By Patrick Lucas Austin
December 26, 2018
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Amazon’s Echo voice assistants have gone from expensive parlor trick of a gadget to the perfect stocking stuffer, so you probably weren’t surprised to see one of these smart home speakers wrapped up with your name on it. Well, maybe be a little surprised.

The Echo is a perfect first step or addition to a smart home, and taking advantage of some of its lesser-known features could take you from smart home skeptic to convert faster than you think.

Stop saying “Alexa”

Thankfully if you have a friend or family member with a name that sounds anything like “Alexa,” you can change the “wake word” that activates your new voice assistant. Download the Alexa app to your smartphone, then navigate to the Devices tab. Select “Echo and Alexa,” pick your Echo device, then select “Wake Word.” You can pick from Alexa, Echo, Computer, and Amazon. While it’s an admittedly limited selection of options, you’ll be happy to be rid of any false positives, and will feel like a Star Trek character each time you say “Computer!”

Get your Echo to read to you

Linking your Echo device to your Amazon account does more than personalize your experience. It links your Echo to the content you’ve already got from the company. So when you’re trying to wind down for the evening, your Echo can read you a story from your library of Audible content. You can also set sleep timers, so your book ends as you drift off to la-la land.

Get familiar with Alexa Skills

Voice assistants can tell you the weather, turn on your lights, and alert you to an upcoming appointment. But with the help of third-party developers, your Echo device can get a lot more interesting and entertaining when paired with the right Alexa Skills.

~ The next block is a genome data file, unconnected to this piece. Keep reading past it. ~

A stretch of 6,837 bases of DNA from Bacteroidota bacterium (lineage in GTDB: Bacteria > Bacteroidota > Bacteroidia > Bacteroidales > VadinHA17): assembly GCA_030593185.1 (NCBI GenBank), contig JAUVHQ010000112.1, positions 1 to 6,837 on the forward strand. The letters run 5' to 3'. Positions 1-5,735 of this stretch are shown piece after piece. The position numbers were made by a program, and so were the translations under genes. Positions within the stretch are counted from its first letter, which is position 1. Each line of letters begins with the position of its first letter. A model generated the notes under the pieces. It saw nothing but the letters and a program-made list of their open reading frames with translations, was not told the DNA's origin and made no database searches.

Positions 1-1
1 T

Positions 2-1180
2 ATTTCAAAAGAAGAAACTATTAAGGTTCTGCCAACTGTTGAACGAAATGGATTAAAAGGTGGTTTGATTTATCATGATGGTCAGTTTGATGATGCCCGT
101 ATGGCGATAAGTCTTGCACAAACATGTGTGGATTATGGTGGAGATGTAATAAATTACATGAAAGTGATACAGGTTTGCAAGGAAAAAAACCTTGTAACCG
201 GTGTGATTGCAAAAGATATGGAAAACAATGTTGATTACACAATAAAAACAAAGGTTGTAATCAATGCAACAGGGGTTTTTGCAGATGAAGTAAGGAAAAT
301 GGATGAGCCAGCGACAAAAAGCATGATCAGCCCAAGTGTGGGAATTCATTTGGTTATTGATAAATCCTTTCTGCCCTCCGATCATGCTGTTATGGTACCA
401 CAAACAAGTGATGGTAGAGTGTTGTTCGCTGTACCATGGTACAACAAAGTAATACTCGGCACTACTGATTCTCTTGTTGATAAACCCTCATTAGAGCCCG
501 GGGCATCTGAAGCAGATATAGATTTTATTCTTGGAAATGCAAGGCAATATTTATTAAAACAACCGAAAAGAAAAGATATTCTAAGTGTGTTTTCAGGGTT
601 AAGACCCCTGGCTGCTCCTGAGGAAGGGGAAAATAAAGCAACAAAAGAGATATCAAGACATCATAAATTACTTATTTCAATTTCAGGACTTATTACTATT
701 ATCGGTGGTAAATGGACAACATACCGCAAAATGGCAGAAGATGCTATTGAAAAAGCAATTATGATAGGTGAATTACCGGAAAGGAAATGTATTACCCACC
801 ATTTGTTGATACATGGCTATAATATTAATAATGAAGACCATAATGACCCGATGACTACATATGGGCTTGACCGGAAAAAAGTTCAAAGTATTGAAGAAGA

Alexa Skills are essentially apps you can enable on your Echo, and include offerings like trivia games, meditation timers, and news reports from major outlets. You can get started by asking your Echo device to “help me get started with skills.” Use Skills to learn a new word each day, play a round of Jeopardy!, or even find your phone when you misplace it.

Give everyone a voice

It’s your gift, but everyone in your home can benefit from your new Echo by giving each person their own personalized experience. You can ask your Echo to “learn my voice,” then go through a few minutes of repeating what your Echo says.

Teaching the Echo your voice means you can send and receive messages privately, skip over previously heard news stories, and bypass the shopping voice code needed for voice purchases. If you’re a member of an Amazon Household, you’ll also be able to link your services to the Echo device in question.

Use Alexa for quick decisions

Need an unbiased tiebreaker between you and your siblings over the last slice of pie? Even if you’re not a fan of voice assistants turning out your lights, locking your doors, starting your films or turning on your microwave, you can always use your Echo for the little things. Ask it to flip a coin, give you a random number between any two you pick, or play rock, paper, scissors to see who sits shotgun.

Whisper mode is your late-night home helper

Voice assistants aren’t the best at keeping it quiet, especially if you bumped up the volume up to listen to something earlier in the day. You can stop getting yelled at when you’re trying to keep the noise down by enabling the Echo’s Whisper Mode. Ask your device to “enable Whisper Mode” and it’ll turn the volume down and speak to you, well, in a whisper.

Delete your dumb questions

Whether you’re concerned about the voice data you generate being mishandled or just don’t want a record of you asking whether a pound of feathers weighs more than a pound of bricks, take control of your data by deleting it yourself.

Visit Amazon’s site and check out the Alexa Privacy section in the page. There you’ll see a list of every inquiry your Echo has recorded, and have the option to delete everything from start to finish. Even better, you can wipe the history and manage the access of other smart home device and Alexa Skills you may have forgotten about, too.

Write to Patrick Lucas Austin at [email protected].

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